Lazybones – lyric



  • See also our Lazybones feature page, which includes selected recordings of the song.

LAZYBONES  lyric* by Johnny Mercer, from The Complete Lyrics of Johnny Mercer, by Johnny Mercer, Robert Kimball, Barry Day, Miles Kreuger (pub. 2009), p. 23

Long as there is chicken gravy on your rice,
Ev’rything is nice.
Long as there’s watermelon on the vine,
Ev’rything is fine.
You got no time to work,
You got no time to play,
Busy doin’ nothin’ all the live long day.
You won’t ever change no matter what I say,
You’re just made that way.

Lazybones, sleepin’ in the sun,
How you ‘spec’ to get your day’s work done?
Never get your day’s work done
Sleepin’ in the noonday sun.

Lazybones, sleepin’ in the shade,
How you ‘spec’ to get your corn meal made?
Never get your corn meal made
Sleepin’ in the evenin’ shade.

When ‘taters need sprayin’,
I bet you keep prayin’
The bugs fall off of the vine
And when you go fishin’,
I bet you keep wishin’
The fish won’t grab at your line.

Lazybones, loafin’ thru the day,
How  you ‘spec’ to make a dime that way?
Never make a dime that way —
Well, looky here,
He never heared a word I say!

The above lyric is very close to that sung by Mildred Bailey in her 1933 recording. At the end of the chorus she returns to the beginning of the third section and repeats secs. 3 and 4. She adds the phrase “You’re an old…” to the beginning of the fourth chorus section, second time around.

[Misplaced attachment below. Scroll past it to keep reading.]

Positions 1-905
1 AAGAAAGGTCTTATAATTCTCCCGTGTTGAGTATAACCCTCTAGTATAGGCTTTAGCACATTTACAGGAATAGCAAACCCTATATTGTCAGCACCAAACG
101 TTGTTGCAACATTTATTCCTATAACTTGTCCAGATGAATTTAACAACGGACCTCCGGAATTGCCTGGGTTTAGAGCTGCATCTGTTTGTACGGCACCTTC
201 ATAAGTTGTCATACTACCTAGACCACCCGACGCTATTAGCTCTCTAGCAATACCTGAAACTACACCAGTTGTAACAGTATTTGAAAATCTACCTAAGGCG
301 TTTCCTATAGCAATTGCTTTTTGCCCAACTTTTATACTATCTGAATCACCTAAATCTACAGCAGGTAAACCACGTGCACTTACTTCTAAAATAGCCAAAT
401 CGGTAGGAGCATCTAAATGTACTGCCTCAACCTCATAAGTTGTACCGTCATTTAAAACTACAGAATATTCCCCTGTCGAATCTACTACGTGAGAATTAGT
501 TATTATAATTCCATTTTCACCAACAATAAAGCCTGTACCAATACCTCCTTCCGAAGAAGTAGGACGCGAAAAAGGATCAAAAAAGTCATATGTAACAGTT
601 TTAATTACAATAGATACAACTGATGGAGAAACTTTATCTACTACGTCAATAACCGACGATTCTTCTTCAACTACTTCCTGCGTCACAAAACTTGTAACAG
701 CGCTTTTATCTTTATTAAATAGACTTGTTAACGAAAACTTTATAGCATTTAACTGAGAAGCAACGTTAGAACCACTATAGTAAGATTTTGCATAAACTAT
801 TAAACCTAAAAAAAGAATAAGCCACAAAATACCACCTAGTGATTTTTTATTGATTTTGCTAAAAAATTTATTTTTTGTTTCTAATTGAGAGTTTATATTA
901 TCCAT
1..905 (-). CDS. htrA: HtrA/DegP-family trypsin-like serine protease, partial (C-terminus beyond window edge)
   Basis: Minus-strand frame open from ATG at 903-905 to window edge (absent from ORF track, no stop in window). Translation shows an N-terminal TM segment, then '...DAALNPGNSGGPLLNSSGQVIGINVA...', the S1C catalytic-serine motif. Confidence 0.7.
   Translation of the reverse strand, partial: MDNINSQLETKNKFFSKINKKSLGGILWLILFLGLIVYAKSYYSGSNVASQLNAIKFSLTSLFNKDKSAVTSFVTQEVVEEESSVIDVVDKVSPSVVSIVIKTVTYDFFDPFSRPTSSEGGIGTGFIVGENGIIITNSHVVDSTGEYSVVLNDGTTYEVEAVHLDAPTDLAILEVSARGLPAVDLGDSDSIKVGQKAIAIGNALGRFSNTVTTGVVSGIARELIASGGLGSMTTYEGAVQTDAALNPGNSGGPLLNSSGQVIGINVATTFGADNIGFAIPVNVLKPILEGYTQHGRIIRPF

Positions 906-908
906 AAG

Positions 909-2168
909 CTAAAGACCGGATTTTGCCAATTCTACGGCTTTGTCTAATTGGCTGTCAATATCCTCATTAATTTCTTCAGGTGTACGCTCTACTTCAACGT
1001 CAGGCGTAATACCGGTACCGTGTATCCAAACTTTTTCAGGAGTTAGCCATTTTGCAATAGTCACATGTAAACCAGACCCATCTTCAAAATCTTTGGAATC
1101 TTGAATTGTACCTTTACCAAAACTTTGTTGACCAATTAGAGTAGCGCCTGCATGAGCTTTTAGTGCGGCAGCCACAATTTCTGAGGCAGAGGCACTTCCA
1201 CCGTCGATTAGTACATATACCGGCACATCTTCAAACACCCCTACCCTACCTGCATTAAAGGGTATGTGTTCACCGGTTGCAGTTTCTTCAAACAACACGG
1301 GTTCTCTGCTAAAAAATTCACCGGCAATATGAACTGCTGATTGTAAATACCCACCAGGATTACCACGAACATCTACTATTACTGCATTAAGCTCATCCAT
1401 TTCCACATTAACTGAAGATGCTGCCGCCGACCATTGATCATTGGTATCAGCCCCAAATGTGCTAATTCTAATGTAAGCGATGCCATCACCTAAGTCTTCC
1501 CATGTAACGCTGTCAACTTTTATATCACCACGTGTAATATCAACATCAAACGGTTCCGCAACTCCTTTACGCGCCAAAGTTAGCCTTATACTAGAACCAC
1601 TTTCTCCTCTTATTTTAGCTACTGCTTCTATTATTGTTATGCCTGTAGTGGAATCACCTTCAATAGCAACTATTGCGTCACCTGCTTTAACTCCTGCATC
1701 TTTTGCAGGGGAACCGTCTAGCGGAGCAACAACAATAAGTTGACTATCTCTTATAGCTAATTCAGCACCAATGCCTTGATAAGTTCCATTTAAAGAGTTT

Among the distinctive features in Carmichael’s Soundie version of 1941 are the following:

  • He omits the verse.1
  • Additional words — “Now, tell me…,” “That..,” “You’re such a…” — are added to the beginning of some lines of the lyric.
  • In the fourth refrain or chorus section, he sings “sleepin’ all the day” instead of “loafin’ thru the day.”
  • There is a brief instrumental break after the fourth chorus section followed by a repeat of the fourth section only.
  • Dancing is performed by Dorothy Dandridge and Peter Ray, the latter balancing a tea tray on his head as he dances.

American dialect phrasing, shortened and altered words, and idiom employed in the lyric:

  • You got = You’ve got, or You have
  • ‘spec’ = expect. Hence, the phrase “How you ‘spec’…?” means “How do you expect…?” The word “do” is implied, not spoken/sung.
  • “Never get your day’s work done” — The word “You’ll” is implied but omitted from the beginning of this line and two other lines starting with the word “Never.”
  • ‘taters = potatos. The phrase “‘taters need sprayin'” suggests a need for treating with pesticide potato plants infested with bugs.
  • An apostrophe replacing a “g”at the end of a word ending with “-ing” indicates that the hard “g” sound is dropped. It isn’t vocalized at all.